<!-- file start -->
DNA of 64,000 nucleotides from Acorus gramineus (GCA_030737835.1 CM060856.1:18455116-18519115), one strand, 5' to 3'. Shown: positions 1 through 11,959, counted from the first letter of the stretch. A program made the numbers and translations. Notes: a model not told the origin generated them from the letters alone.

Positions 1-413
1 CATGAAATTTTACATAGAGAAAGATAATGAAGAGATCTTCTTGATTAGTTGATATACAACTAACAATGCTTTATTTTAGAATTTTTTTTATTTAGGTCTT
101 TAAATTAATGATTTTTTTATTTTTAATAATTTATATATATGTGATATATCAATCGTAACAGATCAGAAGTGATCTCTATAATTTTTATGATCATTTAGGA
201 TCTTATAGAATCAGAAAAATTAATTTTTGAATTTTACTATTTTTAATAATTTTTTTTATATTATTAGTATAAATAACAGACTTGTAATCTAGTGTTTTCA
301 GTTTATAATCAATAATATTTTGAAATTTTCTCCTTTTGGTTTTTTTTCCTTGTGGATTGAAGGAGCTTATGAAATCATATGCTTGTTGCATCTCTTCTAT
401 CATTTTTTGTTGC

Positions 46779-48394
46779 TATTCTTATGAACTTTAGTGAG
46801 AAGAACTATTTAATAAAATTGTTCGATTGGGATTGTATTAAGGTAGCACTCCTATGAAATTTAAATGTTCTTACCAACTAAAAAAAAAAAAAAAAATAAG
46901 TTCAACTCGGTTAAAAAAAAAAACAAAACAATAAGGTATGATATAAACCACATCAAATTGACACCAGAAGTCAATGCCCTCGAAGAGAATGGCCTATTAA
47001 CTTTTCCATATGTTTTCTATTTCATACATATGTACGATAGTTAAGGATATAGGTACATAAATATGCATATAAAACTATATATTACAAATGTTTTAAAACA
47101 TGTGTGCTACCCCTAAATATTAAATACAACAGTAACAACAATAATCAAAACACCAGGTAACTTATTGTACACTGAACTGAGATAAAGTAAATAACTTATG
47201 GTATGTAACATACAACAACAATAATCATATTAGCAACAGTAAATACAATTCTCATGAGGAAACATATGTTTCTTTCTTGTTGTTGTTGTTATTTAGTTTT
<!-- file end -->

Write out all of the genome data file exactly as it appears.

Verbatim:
DNA of 64,000 nucleotides from Acorus gramineus (GCA_030737835.1 CM060856.1:18455116-18519115), one strand, 5' to 3'. Shown: positions 1 through 11,959, counted from the first letter of the stretch. A program made the numbers and translations. Notes: a model not told the origin generated them from the letters alone.

Positions 1-413
1 CATGAAATTTTACATAGAGAAAGATAATGAAGAGATCTTCTTGATTAGTTGATATACAACTAACAATGCTTTATTTTAGAATTTTTTTTATTTAGGTCTT
101 TAAATTAATGATTTTTTTATTTTTAATAATTTATATATATGTGATATATCAATCGTAACAGATCAGAAGTGATCTCTATAATTTTTATGATCATTTAGGA
201 TCTTATAGAATCAGAAAAATTAATTTTTGAATTTTACTATTTTTAATAATTTTTTTTATATTATTAGTATAAATAACAGACTTGTAATCTAGTGTTTTCA
301 GTTTATAATCAATAATATTTTGAAATTTTCTCCTTTTGGTTTTTTTTCCTTGTGGATTGAAGGAGCTTATGAAATCATATGCTTGTTGCATCTCTTCTAT
401 CATTTTTTGTTGC

Positions 46779-48394
46779 TATTCTTATGAACTTTAGTGAG
46801 AAGAACTATTTAATAAAATTGTTCGATTGGGATTGTATTAAGGTAGCACTCCTATGAAATTTAAATGTTCTTACCAACTAAAAAAAAAAAAAAAAATAAG
46901 TTCAACTCGGTTAAAAAAAAAAACAAAACAATAAGGTATGATATAAACCACATCAAATTGACACCAGAAGTCAATGCCCTCGAAGAGAATGGCCTATTAA
47001 CTTTTCCATATGTTTTCTATTTCATACATATGTACGATAGTTAAGGATATAGGTACATAAATATGCATATAAAACTATATATTACAAATGTTTTAAAACA
47101 TGTGTGCTACCCCTAAATATTAAATACAACAGTAACAACAATAATCAAAACACCAGGTAACTTATTGTACACTGAACTGAGATAAAGTAAATAACTTATG
47201 GTATGTAACATACAACAACAATAATCATATTAGCAACAGTAAATACAATTCTCATGAGGAAACATATGTTTCTTTCTTGTTGTTGTTGTTATTTAGTTTT